I’ve written three books to date. I had attempted to write two other novels (not mysteries) before I wrote Mixed Messages but neither of them sustained my interest long enough for me to finish them. Now, the characters in my Malone mystery series refuse to let me go.

I understand that. Give a short synopsis of Mixed Messages.

“It’s estimated that there are at least twenty to thirty active serial killers in the United States at any given time. There’s one on the loose on the west side of Cincinnati.

It’s the week of Halloween and Ann Kern struggles with several issues. Her primary concern is her marriage which, like her west side neighborhood, is in jeopardy. Her husband is drinking heavily and his behavior toward her is erratic. One minute, he’s the kind, loving man she married and, the next minute, he’s cold and cruel.

Ann dismisses a psychic’s warning that she is in danger. But, when she receives a series of ominous biblical quotes, she grows nervous and suspicious of everyone, including her own husband.

As the bizarre and frightening events unfold, Ann discovers a handmade tombstone marked with her name, pushing her close to the edge. Will she be the Westwood Strangler’s next victim?”

You have my attention. How much of yourself is hidden in the characters in your books?

That’s an interesting question. Before I began writing novels, I wrote a lot of short stories. When I look back over them, I realize there was a lot of “me” in the characters. I thought I had gotten that out of my system but, as I develop the characters in my series, I see bits and pieces of “me” in some of them. Sometimes, that’s a positive thing and other times . . . . J

You know, that raises an interesting question. My husband tells people he doesn’t know where are my macabre characters come from and that he sleeps with one eye open. I sometimes scare myself, having no idea where the graphic violence in some scenes came from. For example, if Just North of Luck, my second novel, became a movie, I’m not sure I could watch it. I have to wonder how many other writers feel the same way about some of their work.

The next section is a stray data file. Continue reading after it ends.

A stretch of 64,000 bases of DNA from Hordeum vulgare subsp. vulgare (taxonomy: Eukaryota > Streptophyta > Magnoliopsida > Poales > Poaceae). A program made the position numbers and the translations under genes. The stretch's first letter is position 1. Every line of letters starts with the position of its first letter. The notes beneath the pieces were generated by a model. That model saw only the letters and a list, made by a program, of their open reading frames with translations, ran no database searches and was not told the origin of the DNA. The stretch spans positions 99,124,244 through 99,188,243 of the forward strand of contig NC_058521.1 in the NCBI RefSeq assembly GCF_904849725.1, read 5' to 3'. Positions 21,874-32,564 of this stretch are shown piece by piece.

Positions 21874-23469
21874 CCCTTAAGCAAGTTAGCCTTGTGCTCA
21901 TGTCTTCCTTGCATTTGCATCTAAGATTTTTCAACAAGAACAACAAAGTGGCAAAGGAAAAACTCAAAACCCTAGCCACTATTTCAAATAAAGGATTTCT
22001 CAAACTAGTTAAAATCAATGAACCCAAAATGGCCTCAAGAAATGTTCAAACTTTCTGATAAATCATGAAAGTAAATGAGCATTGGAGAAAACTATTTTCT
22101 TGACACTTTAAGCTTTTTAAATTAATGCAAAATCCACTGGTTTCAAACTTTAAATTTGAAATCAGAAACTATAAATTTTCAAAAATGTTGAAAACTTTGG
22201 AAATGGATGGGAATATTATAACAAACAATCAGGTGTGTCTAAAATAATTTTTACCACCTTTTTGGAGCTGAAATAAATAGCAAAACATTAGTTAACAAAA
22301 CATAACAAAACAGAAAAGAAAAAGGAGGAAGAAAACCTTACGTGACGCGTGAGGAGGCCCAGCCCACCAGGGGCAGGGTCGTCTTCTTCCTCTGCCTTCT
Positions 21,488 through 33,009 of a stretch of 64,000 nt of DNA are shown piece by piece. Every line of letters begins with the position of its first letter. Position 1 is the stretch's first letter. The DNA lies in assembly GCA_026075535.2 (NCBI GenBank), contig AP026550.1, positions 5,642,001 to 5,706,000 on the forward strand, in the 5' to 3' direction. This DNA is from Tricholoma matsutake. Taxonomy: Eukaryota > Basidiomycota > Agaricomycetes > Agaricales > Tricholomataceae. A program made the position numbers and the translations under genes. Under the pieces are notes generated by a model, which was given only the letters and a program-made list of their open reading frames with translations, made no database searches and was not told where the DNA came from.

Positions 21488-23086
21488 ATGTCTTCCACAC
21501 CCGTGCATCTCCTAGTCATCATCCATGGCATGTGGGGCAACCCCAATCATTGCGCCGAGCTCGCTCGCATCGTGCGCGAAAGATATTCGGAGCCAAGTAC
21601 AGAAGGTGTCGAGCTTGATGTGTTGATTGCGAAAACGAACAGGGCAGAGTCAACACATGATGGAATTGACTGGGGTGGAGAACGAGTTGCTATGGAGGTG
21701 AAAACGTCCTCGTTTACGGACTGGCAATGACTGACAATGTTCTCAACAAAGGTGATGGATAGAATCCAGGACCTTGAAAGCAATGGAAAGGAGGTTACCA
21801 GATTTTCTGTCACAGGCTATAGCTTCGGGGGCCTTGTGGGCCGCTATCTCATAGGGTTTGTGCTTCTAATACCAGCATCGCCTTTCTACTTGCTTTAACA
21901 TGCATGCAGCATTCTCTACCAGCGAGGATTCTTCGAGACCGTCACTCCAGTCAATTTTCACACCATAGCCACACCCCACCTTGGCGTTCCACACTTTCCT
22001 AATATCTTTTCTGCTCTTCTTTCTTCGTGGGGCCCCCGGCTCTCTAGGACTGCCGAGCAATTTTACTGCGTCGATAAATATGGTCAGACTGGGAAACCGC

Do your characters take on a life of their own? If so, which is your favorite?

Although I’m a plotter, my characters always have the final say and, as I write, my outline becomes more of a guideline.
It’s difficult to pick a favorite character. I love seventy-nine year old, Olivia, because, even though she’s been through a lot of hard times in her life, she hasn’t let any of that make her bitter. She’s a kind, generous, loving person.
I’m also partial to my main character, Ann Kern, who, as the series progresses, grows from the shy, nervous wife of an alcoholic to a stronger, more assertive woman.

Where do you store ideas for later use: in your head, in a notebook, or on a spreadsheet?

I am a note-maker! I never trust storing ideas in my head. They would rattle around in there and quite possibly end up lost. So, I keep pen and paper handy at all times. When I first have an idea for a book, I jot it down on a scrap of paper. As the stack of papers begins to grow, I condense them onto one page, which becomes two, three, etc. Finally, I create my chapter by chapter outline. Then, I begin to write. It’s a long process but it seems to be the only one that works for me.

Can you tell us your future writing goals/projects?

My next writing project will be the fourth book for my Malone mystery series and there will be a change in locale. The Kern family will visit Ann’s sister, Marnie, and her boyfriend, Sam, who live near Charleston, South Carolina. It promises to be an exciting vacation!
At some point in the future, I want to write a standalone novel or two, in addition to continuing my series.

Are your books available in print and eBook formats?

Yes, Susan, they are. Here’s the link to my author page:

Thanks for inviting me to be here today.

Nice to have you back. Continued success!

Saturday, October 5, 2013

An Invitation

I invite any followers of this blog to contact me about being a guest here. I welcome not only writers but other industry experts and avid readers. It's always nice to get all perspectives. 


Monday, September 30, 2013

Mary L. Ball's Stone of Destiny

Mary L. Ball enjoys weaving together Inspirational Suspense and Mystery Novels blended with romance. 
She is a member of ACFW and lives in North Carolina between the wondrous mountains and beautiful beaches. When Mary isn’t writing or babysitting her grandsons, she enjoys supporting her husband’s ministry, fishing, hiking or reading a good novel. I had the pleasure of meeting Mary in person a few years ago.
Welcome, Mary and congratulations on the new book!

Thanks, Susan.

How many books have you written?